Argentine President Alberto Fernandez and his entourage arrived late Monday in Madrid, where he is due to meet with King Felipe VI and Prime Minister Pedro Sánchez.
Fernández landed in the Spanish capital from Lisbon and will next travel to Paris and Rome in a one-week European trip that saw its Berlin stop removed from the itinerary at the request of Chancellor Angela Merkel, citing covid-19 restrictions.
And it is yet unknown whether French President Emmanuel Macron will be able to welcome his Argentine colleague, given recent events in France, where military officers speak of “a civil war brewing.”
Macron is under fire from a group of military officers of his own armed forces who blame him for a relaxed approach to the issue of Islam. For the second time in less than a month, a group of soldiers warned Macron that their country is in danger of Islamization. In a second open letter published in an ultra-conservative outlet, the officers demanded firm action to guarantee the survival of the country
The letter was published by the Valeurs Actuelles magazine. It was promoted by active-duty soldiers, but anonymously, unlike the first letter that was endorsed and signed by a group of retired military personnel last April. The new text was even open to the general population and has already been endorsed by more than 163,000 people who have warned Macron that A civil war is brewing in France and that the country was in danger of becoming a failed state.
The first letter was published on April 21, marking the 60th anniversary of the attempted coup by several generals stationed in Algeria against General Charles De Gaulle. It was signed by a score of generals, a hundred senior commanders, and more than a thousand other ranks who warned that France is in danger and declared themselves willing to support policies that take into account the safeguarding of the nation.
France's Defense Minister Florence Parly has replied that these letters use “far-right rhetoric, vocabulary, tone, and references. ... to divide, to fracture our nation at a time when more than ever it needs to unite.”
After the publication of the second open but anonymous letter, far-right leader Marine Le Pen called on the disgruntled military to support her candidacy in the 2022 presidential elections. Le Pen said that she shared the views of the rebels. “This is a statement made by thousands (...) and that should be taken seriously by the Executive. I am relieved to see that the National Association is not the only one to reach that conclusion. (...) There is no call for insurrection. If there were, I would not support that,” Le Pen said Monday.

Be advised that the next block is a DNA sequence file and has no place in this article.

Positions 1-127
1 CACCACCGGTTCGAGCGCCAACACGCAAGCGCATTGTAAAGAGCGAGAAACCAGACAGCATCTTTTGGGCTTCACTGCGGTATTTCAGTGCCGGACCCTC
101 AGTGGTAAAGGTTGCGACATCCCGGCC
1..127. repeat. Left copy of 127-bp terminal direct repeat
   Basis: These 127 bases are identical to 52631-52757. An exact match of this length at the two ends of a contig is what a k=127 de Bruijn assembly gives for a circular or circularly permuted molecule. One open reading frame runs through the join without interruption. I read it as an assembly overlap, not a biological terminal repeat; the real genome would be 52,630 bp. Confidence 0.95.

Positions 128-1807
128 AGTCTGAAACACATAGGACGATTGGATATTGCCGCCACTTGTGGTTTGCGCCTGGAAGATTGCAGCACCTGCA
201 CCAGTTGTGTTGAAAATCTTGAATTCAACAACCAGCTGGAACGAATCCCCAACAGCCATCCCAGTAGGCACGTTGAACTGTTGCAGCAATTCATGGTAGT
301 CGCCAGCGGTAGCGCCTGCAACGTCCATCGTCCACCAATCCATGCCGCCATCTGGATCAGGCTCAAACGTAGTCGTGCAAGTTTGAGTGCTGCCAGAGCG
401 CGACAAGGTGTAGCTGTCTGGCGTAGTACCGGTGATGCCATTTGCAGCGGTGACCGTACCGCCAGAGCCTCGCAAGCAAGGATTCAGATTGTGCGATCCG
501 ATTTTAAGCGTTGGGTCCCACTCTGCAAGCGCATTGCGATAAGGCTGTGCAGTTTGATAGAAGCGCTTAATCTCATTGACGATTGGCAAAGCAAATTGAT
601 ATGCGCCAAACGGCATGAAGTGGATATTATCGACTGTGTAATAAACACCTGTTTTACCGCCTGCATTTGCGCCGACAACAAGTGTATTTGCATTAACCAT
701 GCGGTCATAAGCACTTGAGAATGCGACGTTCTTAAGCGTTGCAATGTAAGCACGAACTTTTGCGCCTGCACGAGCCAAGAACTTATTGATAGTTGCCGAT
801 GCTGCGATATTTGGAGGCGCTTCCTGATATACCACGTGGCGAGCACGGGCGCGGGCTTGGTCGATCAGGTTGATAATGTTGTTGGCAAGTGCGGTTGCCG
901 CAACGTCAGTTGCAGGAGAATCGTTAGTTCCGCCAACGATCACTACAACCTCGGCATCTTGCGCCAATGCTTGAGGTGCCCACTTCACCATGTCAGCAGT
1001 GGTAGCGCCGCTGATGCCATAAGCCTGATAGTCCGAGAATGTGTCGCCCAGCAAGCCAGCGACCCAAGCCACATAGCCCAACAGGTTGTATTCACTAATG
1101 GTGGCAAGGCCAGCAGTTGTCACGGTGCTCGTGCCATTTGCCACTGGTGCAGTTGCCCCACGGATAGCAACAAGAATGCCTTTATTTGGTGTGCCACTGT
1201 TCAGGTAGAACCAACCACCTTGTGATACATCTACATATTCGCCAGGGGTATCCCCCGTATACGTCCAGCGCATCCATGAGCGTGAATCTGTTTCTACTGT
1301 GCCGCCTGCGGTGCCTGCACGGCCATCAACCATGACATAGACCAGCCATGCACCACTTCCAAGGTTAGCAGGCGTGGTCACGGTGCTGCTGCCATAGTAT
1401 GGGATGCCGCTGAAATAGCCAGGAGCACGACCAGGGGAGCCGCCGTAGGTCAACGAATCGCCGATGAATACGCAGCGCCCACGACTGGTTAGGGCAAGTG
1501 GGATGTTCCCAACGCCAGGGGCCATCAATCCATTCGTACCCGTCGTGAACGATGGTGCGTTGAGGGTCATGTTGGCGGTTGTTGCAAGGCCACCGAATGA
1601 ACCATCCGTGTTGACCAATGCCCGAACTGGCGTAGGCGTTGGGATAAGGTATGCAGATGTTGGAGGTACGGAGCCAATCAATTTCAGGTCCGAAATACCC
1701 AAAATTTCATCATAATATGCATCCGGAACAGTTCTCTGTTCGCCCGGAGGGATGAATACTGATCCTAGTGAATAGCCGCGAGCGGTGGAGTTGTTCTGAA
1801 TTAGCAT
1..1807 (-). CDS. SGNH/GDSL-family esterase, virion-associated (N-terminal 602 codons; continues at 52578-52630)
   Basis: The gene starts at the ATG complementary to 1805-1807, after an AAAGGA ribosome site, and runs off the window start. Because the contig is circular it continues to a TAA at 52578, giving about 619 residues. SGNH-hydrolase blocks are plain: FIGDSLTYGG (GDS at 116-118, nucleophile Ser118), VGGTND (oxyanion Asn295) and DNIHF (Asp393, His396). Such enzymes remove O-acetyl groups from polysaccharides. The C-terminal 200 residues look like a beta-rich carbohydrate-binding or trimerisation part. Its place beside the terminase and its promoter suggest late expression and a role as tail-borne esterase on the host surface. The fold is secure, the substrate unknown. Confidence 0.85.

Those behind the text explained their anonymity: Although by regulation we cannot express ourselves openly, we can't remain silent, they said.
One of the promoters of the first letter was Jean-Pierre Fabre-Bernadac, former captain of the Gendarmerie, ex-officer of the Army, and responsible from 1993 to 1994 of the order service of the National Front, now the National Group.
But Interior Minister Gérald Darmanin replied that “When you want to be brave, you give your name. (...) When you want to do politics, you run for election. In a democracy, even if certain soldiers do not like it, it is the people who decide.”
The Army then promised exemplary sanctions, although the anonymous nature of the letter makes any decision difficult.
The authors of the new letter carried by the conservative Valeurs Actuelles magazine late on Sunday have described themselves as active-duty French soldiers, belonging to the younger generation of the military that saw actual combat over the past years.
We are what the newspapers have called 'the fire generation.' Men and women, active soldiers, of all armies and all ranks, of all opinions, we all love our country. These are our only claims to fame. And while we cannot, by law, express ourselves with our face uncovered, it is equally impossible for us to stay silent, the letter reads.
The letter accuses President Macron of making concessions to Islamism on French soil, while the country's military has been spilling its blood to fight against it in Afghanistan, Mali, the Central African Republic or elsewhere.
The authors have also indicated that at least some of them have taken part in the domestic Operation Sentinelle, launched after the devastating 2015 Charlie Hebdo terrorist attacks, and witnessed certain ethnoreligious communities in France completely detached from the rest of the country.
For such communities France means nothing but an object of sarcasm, contempt or even hatred, the letter reads.
Like the previous letter, this new one warns the republic's authorities of an impending civil war, with the very existence of France being at stake. Once again, civil war is brewing in France and you know it perfectly well, the letter reads.
Prime Minister Jean Castex branded the message an initiative against all of our republican principles, of honor and the duty of the army, while the military vowed to punish the active-duty signees.
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